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Johnson & Johnson recalling sunscreen: why is benzene carcinogen?

Benzene is both naturally occurring and man-made. It is a known to cause cancers of blood cells and leukemia based on studies in both people and animals.

Johnson & Johnson recalling sunscreen: why is benzene carcinogen?
SCOTT OLSON AFP

Johnson & Johnson voluntarily recalled five lines of sunscreens after they were found to have higher-than-normal levels of benzene, a carcinogen which has been linked to cancer with repeated exposure. What is benzene and why is it a carcinogen?

Benzene is a colorless or light-yellow chemical, that has a sweet odor and is highly flammable. It forms both naturally and through human activities evaporating rapidly when exposed to air. It has also been found to be a carcinogen, causing cancer and other disorders with long-term exposure.

How benzene is formed

Benzene can form through natural processes such as volcanoes and forest fires. Most exposure though comes from human activities; benzene is a natural part of cigarette smoke, a major source, as well as crude oil and gasoline. According to the Center for Disease Control and Prevention low levels of benzene can be encountered in the outdoors, especially near gas stations, from car exhaust, and industrial emissions. Levels tend to be higher indoors due to its presence in products such as glues, paints, furniture wax, and detergents.

It is one of the 20 most widely used chemicals in the US, used to make other chemicals and products. These include plastics, resins and synthetic fibers as well as some lubricants, rubbers, dyes, detergents, drugs, and pesticides. It is also used as an industrial solvent (a substance that can dissolve or extract other substances). The use of benzene has been greatly reduced over the decades as more regulations have been placed on its use.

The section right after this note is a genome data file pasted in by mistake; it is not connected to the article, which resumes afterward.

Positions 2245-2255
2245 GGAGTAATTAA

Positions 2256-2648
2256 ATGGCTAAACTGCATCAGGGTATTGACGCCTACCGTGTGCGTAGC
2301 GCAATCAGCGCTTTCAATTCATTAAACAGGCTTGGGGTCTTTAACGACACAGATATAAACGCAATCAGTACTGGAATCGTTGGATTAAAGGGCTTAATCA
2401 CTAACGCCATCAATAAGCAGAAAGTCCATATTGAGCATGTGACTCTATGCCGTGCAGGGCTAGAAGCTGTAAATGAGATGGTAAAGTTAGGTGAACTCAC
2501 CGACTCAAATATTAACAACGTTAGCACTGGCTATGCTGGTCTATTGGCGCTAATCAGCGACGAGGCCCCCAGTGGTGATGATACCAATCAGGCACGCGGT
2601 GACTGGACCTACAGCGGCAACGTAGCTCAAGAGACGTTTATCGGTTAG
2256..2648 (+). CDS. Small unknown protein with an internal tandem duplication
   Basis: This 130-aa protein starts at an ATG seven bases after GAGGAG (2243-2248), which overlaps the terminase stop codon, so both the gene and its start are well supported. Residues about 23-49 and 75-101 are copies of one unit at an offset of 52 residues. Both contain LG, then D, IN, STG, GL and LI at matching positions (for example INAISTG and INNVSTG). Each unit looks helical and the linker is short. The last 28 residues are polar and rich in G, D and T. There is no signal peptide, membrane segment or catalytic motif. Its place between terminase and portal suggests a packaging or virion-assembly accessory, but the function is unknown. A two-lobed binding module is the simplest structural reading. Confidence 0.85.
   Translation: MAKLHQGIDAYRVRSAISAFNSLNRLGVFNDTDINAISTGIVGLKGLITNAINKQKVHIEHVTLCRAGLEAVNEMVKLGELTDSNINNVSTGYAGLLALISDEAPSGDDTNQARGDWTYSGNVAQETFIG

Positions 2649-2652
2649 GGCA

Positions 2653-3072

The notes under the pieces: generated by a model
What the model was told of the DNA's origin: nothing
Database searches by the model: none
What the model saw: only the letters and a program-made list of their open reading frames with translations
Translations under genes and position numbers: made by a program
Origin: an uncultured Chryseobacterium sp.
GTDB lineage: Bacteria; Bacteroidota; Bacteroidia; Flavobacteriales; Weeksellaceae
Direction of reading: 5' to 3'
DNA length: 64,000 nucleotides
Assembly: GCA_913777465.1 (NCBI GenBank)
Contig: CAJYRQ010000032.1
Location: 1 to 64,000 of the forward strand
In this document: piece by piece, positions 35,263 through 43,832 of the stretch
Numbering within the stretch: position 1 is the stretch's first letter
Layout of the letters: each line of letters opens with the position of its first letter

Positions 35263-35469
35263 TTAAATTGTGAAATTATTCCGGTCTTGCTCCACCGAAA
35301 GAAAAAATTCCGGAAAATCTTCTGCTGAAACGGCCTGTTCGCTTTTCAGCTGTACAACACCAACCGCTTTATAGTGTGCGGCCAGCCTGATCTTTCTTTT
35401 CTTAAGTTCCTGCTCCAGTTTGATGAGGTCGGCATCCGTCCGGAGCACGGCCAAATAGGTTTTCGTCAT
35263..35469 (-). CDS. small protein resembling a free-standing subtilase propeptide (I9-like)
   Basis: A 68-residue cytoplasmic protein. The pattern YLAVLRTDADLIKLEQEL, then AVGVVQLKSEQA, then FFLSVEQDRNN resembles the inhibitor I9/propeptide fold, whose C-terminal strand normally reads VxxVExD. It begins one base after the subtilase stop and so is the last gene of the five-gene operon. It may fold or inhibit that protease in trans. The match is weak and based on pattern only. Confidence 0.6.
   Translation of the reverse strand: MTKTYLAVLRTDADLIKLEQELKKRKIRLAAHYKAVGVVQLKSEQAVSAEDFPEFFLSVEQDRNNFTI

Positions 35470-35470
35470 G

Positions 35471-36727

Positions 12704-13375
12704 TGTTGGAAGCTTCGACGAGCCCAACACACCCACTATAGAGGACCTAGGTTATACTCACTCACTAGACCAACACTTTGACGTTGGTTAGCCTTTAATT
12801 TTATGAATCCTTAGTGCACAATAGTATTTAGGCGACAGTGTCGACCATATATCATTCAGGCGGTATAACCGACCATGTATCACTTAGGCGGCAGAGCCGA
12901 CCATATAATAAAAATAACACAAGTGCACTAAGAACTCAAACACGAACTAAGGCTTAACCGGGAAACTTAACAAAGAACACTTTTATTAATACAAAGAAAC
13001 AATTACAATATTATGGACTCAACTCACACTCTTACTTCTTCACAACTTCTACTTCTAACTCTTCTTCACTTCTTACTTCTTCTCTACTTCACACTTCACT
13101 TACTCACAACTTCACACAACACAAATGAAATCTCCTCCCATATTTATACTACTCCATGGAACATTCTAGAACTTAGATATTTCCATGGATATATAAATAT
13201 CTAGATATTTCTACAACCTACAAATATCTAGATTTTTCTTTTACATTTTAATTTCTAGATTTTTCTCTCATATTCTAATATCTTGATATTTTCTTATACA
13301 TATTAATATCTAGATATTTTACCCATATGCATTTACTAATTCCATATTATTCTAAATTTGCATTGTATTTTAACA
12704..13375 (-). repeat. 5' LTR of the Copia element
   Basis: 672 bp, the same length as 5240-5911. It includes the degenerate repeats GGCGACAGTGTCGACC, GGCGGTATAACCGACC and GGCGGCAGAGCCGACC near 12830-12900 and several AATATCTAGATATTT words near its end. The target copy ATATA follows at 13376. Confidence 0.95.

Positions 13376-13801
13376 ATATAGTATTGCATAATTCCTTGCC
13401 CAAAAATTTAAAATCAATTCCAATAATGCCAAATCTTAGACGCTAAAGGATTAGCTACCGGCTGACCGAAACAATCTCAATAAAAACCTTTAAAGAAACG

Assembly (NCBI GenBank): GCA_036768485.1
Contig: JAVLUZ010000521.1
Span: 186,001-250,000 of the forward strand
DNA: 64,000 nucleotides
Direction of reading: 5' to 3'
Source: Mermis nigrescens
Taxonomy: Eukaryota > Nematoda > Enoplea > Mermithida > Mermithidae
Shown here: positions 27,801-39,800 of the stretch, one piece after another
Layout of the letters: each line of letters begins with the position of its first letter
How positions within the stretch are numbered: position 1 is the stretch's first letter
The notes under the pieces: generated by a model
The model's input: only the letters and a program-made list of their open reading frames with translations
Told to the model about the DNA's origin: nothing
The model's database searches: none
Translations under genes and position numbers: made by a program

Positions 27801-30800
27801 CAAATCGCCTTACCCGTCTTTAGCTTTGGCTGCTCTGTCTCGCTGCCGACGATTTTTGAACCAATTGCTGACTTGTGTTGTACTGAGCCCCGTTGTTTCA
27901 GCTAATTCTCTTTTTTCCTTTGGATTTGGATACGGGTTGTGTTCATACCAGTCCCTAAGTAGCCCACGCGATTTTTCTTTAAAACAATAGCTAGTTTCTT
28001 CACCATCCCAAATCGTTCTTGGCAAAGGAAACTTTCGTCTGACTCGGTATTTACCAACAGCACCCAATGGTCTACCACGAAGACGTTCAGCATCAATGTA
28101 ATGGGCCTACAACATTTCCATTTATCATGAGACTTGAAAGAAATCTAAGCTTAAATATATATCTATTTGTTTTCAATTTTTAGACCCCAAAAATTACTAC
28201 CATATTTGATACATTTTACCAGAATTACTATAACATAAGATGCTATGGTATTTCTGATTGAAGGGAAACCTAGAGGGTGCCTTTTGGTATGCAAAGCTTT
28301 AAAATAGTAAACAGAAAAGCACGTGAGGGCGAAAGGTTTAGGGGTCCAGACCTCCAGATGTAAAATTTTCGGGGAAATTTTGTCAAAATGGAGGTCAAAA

Why is benzene carcinogen?

Most studies focus on the inhalation, from occupational exposure, or ingestion of benzene. Research into skin exposure shows that benzene can irritate the skin causing redness and blisters, but has also been found to cause benign tumors in mice genetically modified to be more susceptible to carcinogens according to the National Toxicology Program Report on Carcinogens.

Studies in both humans, exposed to high levels of benzene in industrial settings, and lab animals have shown a link between benzene and leukemia along with other cancers of the blood. Benzene has been found to affect bone marrow cells, where new red blood cells are formed, reducing the production of red blood cells. It can also cause the loss of white blood cells through damage to the immune system when the levels of blood and antibodies change.

Studies on lab animals have found benzene to cause different types of tumors when inhaled or swallowed. The findings from those studies also support an excess risk of leukemia in humans from long-term exposure in occupational settings. However, the majority of studies have not found a conclusive increased risk of cancers other than leukemia among people with higher exposures. Even so, the Environmental Protection Agency has classified benzene as a “known human carcinogen for all routes of exposure.”